Joe just nodded.
Twenty miles further along, they turned off on a narrow dirt track. They passed an old, weathered, hand painted sign that read Boyd Hill Cemetery, and then they breaked to a stop. Joe got out of the truck, reached behind his seat, and pulled out the shotgun. Then he walked around the front of the cab and waited for Wes.
“I’ll be back in a few hours.” he said when Wes finally stepped out. Then he called Blue from the pickup’s bed and handed Wes the gun and the shells.
To Wes, to a young man old beyond his years but still learning his strength, the shotgun felt like duty, like responsibility, like Dickens’ Ghost of Christmas Future, rather than oiled wood and cold steel. He was still trying to sort things out in his mind when Joe backed the pickup around and drove off with Red riding in the back.
Blue sat down and gave Wes a quizzical look. “Why’d they leave us here?” he seemed to ask. Wes shrugged, and then reached over and scratched Blue’s ears as they watched the truck disappear. Blue’s tail thumped a few times, hitting Wes in the leg to a percussionist’s rhythm, but Wes barely noticed. He was thinking about what he had to do, wishing things were different. They weren’t, though.
“Come on.” he told Blue. “Let’s get moving.” And they started into the woods.
They walked for a long time, Wes holding to a steady pace while Blue ranged out in front, crossing through dense thickets and open glades and keeping a northeasterly line. Eventually they dropped down into a shallow depression and the pine and larch that had shadowed their path gave way to a wide grove of aspen.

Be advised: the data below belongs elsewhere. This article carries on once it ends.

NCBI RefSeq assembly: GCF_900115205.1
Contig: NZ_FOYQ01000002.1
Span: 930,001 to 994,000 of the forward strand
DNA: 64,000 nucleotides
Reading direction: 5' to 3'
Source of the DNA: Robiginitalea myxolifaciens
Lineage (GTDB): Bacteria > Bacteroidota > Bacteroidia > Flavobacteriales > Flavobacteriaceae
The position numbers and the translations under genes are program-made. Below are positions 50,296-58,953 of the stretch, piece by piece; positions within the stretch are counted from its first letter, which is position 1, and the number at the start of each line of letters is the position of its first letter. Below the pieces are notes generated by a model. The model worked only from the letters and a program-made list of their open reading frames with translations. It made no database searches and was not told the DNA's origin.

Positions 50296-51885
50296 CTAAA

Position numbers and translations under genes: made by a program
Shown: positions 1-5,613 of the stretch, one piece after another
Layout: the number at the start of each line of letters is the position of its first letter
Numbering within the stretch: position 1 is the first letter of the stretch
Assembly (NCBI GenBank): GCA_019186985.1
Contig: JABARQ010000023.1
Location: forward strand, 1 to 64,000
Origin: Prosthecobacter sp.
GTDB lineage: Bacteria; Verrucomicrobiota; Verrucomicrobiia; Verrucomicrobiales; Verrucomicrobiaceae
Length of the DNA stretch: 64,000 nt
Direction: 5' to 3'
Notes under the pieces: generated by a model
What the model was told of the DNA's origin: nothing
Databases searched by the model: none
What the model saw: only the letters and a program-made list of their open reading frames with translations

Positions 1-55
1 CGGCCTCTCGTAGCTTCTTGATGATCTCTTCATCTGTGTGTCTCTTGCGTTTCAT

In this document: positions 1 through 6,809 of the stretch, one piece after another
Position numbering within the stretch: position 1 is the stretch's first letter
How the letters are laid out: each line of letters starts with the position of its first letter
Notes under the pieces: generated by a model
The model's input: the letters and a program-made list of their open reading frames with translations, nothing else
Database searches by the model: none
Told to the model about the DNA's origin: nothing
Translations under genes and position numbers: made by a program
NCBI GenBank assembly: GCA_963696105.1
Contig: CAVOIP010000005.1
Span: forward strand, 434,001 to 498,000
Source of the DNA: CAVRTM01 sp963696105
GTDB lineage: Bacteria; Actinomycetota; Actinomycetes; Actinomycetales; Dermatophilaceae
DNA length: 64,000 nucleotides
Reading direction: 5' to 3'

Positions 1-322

As suited the season, the aspen were in full color, golden leaves perched atop silver-white trunks, and Wes paused and watched as the leaves shimmied and danced in the breeze.
“They’re beautiful.” he said under his breath, no one but Blue to hear, and then he sat down on a rock that jutted from the forest floor. The rock was level, chair high and covered with moss; as comfortable a seat as he could ever hope to find in the woods. Blue laid down at his feet, panting, and Wes held the shotgun across his knees, his fingers resting on the barrel, unconscious of the gun’s weight, or of the shells in his pocket, or even of the pungent aroma of gun oil; unconscious of anything at all but the leaves and the way they moved against the blue sky.
He stayed there for a long time, never once looking down.
Yet eventually thoughts began to stir and simmer in the back of his mind, insinuating their way into his consciousness, and he sighed and reached into his pocket for the shotgun shells. Then he loaded the gun and stood up.
As he stood, his mind flashed back to something his Pa had told him years earlier, something the old man used to say when the meaning of life grew hard to discern, when even simple choices seemed obscure.